An account of the street battles which took place in London when local residents decided to stop a fascist National Front march in their community.
On August 13 1977, the fascist National Front (NF) tried to march through the multi-racial working class area of Lewisham in South East London. It was a national mobilisation with local NF branches coming from all over Britain. However, a large anti-racist mobilisation turned out to oppose them in what was to become the biggest street battle against the fascists since Cable Street in 1936. The NF had grown rapidly during the 1970s, evolving from a tiny group of fascist crackpots to a large party with a national presence. They even threatened to overtake the Liberals as the third place party in British politics. In May 1977, the NF had gained 119,000 votes in the elections for the Greater London Council, in some areas gaining one in five of all votes.
These electoral successes were accompanied by growing racial violence, with attacks becoming more frequent. The NF also began to feel in control of the streets and began attacking the meetings, paper sales and other events of political opponents. Just one week before the march in Lewisham, there was an (unsuccessful) attempt to burn down the offices of the Trotskyist group, Militant.
When word got out that the NF were planning to march, the All-Lewisham Campaign Against Racism and Fascism (ALCARAF) – a group made up of various Labour Party members, local religious and ‘community’ leaders – refused to directly oppose them. They organised a counter-demonstration miles away from the NF assembly point and hours before the NF were due to arrive in Lewisham. However, thousands of people decided to ignore the advice of the march organisers and headed over to where the NF were due to meet.
The fascists couldn’t meet at their original location and in the end the police smuggled small groups of fascists through the gloomy back streets of South East London. There were over 4,000 police on the streets of Lewisham that day protecting the NF. This was also the first time that riot police had been deployed on mainland Britain. However, this was obviously not enough for the NF who later complained that they hadn’t been given enough protection!
Over 10,000 people turned out to oppose the NF. Even before the NF found themselves on the wrong end of a hail of bricks, bottles and smoke bombs, the NF were visibly frightened by the massive numbers of anti-racists. Black, white and Asian youth all came to fight the fascists.
As the march moved slowly through the streets, the fascists were getting hit from all sides. At one point the march was cut in half as anti-racists smashed through police lines and engaged in hand-to-hand fighting with the NF. The fascists were completely overpowered by the superior numbers of the counter-demonstrators.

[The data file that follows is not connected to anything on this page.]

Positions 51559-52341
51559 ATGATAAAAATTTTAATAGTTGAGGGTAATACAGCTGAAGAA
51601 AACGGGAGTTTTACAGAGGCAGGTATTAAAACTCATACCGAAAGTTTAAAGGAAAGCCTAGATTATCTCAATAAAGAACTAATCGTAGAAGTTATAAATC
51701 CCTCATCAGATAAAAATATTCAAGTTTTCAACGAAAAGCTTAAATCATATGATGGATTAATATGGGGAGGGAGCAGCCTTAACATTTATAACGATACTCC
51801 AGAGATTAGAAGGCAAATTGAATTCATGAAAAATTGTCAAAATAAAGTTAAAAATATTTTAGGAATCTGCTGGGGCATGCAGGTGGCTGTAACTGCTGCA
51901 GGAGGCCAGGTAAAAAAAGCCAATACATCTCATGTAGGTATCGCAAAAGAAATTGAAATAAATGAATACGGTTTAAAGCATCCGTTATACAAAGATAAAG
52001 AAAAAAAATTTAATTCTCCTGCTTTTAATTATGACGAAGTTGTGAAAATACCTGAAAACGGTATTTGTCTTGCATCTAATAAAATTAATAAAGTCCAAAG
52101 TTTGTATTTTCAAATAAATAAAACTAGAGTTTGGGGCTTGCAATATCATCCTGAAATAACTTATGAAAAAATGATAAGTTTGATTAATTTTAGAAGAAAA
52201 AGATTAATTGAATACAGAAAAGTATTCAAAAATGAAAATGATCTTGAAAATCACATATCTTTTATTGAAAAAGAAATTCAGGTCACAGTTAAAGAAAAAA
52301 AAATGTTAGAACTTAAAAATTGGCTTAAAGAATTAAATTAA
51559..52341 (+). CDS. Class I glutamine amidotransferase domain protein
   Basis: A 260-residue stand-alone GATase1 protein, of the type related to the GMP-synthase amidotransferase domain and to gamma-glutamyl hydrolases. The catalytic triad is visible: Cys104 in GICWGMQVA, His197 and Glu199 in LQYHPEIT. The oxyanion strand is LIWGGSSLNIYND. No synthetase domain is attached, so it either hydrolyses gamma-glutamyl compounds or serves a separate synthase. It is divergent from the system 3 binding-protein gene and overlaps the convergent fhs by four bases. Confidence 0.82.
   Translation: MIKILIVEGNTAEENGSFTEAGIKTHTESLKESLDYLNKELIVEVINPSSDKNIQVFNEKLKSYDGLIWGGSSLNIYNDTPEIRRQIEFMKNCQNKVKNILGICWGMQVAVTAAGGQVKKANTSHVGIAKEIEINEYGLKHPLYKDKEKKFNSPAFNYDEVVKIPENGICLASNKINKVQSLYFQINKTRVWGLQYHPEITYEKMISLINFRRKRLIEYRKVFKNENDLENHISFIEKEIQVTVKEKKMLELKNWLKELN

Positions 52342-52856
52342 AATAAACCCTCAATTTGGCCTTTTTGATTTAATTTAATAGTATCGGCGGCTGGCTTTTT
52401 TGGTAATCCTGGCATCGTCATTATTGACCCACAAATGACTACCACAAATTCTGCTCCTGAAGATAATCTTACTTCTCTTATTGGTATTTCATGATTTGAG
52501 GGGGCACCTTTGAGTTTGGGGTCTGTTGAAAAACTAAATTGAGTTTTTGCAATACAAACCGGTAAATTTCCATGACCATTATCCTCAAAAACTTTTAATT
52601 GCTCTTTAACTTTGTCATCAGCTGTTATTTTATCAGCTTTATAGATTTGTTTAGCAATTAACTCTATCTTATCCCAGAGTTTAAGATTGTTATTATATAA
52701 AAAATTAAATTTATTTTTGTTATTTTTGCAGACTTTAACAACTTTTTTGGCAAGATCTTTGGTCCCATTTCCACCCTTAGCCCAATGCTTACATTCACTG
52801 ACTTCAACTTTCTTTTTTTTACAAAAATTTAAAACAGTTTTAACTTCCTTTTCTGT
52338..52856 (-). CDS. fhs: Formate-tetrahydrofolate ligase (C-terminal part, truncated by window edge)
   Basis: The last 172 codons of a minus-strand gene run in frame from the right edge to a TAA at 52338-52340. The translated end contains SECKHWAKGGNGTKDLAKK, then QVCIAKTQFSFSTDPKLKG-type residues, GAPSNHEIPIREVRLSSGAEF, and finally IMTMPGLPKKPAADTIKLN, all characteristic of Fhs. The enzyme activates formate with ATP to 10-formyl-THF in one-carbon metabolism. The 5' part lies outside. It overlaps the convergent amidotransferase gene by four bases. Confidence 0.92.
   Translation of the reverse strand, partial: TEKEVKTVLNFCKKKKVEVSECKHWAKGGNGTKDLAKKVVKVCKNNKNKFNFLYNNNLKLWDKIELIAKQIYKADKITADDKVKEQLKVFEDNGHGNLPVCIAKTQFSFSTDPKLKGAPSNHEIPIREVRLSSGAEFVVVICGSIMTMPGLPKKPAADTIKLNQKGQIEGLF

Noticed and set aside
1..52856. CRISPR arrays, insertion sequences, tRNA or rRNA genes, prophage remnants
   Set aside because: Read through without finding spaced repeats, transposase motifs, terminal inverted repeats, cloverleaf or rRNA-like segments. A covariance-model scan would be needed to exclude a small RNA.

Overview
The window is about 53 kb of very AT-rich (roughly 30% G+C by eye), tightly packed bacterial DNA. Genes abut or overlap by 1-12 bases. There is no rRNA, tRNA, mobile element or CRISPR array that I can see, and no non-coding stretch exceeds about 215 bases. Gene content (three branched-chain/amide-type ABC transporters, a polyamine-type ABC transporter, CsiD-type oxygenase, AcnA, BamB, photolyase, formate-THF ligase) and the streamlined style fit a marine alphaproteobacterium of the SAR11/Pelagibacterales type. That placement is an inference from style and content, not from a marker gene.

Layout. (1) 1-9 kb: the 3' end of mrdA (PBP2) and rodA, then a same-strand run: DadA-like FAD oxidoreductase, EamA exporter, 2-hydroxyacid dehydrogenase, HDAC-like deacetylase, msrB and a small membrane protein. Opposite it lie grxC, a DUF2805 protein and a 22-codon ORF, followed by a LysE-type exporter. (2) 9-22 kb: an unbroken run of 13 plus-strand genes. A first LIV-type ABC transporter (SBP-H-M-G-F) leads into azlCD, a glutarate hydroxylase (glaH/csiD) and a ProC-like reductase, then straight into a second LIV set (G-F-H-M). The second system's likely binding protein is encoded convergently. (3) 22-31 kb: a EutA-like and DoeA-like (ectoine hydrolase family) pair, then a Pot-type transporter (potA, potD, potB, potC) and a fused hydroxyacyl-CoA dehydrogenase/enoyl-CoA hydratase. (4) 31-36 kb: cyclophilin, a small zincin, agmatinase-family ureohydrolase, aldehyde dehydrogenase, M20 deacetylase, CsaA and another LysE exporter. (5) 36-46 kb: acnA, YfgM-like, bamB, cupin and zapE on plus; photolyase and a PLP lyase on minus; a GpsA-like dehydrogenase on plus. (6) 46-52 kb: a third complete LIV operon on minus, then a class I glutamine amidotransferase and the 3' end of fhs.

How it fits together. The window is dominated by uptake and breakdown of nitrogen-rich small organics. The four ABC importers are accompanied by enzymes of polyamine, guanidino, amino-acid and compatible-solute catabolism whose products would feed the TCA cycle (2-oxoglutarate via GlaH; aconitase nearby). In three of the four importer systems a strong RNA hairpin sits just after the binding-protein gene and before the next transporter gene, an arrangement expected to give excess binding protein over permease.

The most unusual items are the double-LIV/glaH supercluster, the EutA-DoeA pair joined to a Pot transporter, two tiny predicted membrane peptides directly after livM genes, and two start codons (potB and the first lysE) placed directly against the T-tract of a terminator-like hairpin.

The police had tried to defend the fascists and had failed. They tested new ‘crowd control’ methods and indiscriminately attacked the crowds of anti-racist demonstrators. However, the counter-demonstrators refused to run and fought back. With a taste of their collective strength they smashed through the police and attacked the fascists with rage. Because of the large numbers of locals on the day, people used their knowledge of the back streets to out-smart both the police and fascists with surprise attacks. In the end, the NF march was dispersed without even completing half their march route!
Of course the media and politicians’ response did not represent the joy that filled the streets of Lewisham that day. The press portrayed the fighting in Lewisham as a battle between two sets of extremists. The then deputy leader of the Labour Party, Michael Foot declared “You don't stop the Nazis by throwing bottles or bashing the police. The most ineffective way of fighting the fascists is to behave like them.” All in all, the mainstream political establishment refused to back the defence of a community against fascists.
The battles that took place in Lewisham on August 13 1977 helped restart a new spirit of militant anti-fascism within the working class of Britain. Soon after Lewisham, the Anti-Nazi League was founded and though it strayed into a wet, liberal reformism it never recovered from (due in no small part to it being a Socialist Workers’ Party front group), it undoubtedly started out as a broad-based militant anti-fascist group. Lewisham also helped ease racial tensions as black, white and Asian youth fought side by side to kick the fascists out of their community and local fascists no longer felt so cocky about publicising their views and actions. As socialist writer Dave Widgery wrote:
“The black community…had a glimpse of a white anti-racist feeling which was much bigger and more militant than the liberal community-relations tea parties might suggest. Every little racist was made smaller. Many people who had reservations about direct action found themselves regretting they had not been there too.”
The Battle of Lewisham showed the fascists that their presence would not be tolerated in our communities. More importantly, it showed us that none of these fascist muppets were the invincible street fighters they were stereotyped as. They were an identified menace in our communities and not only should they be forcibly removed, but Lewisham showed that when we act together, they could be forcibly removed.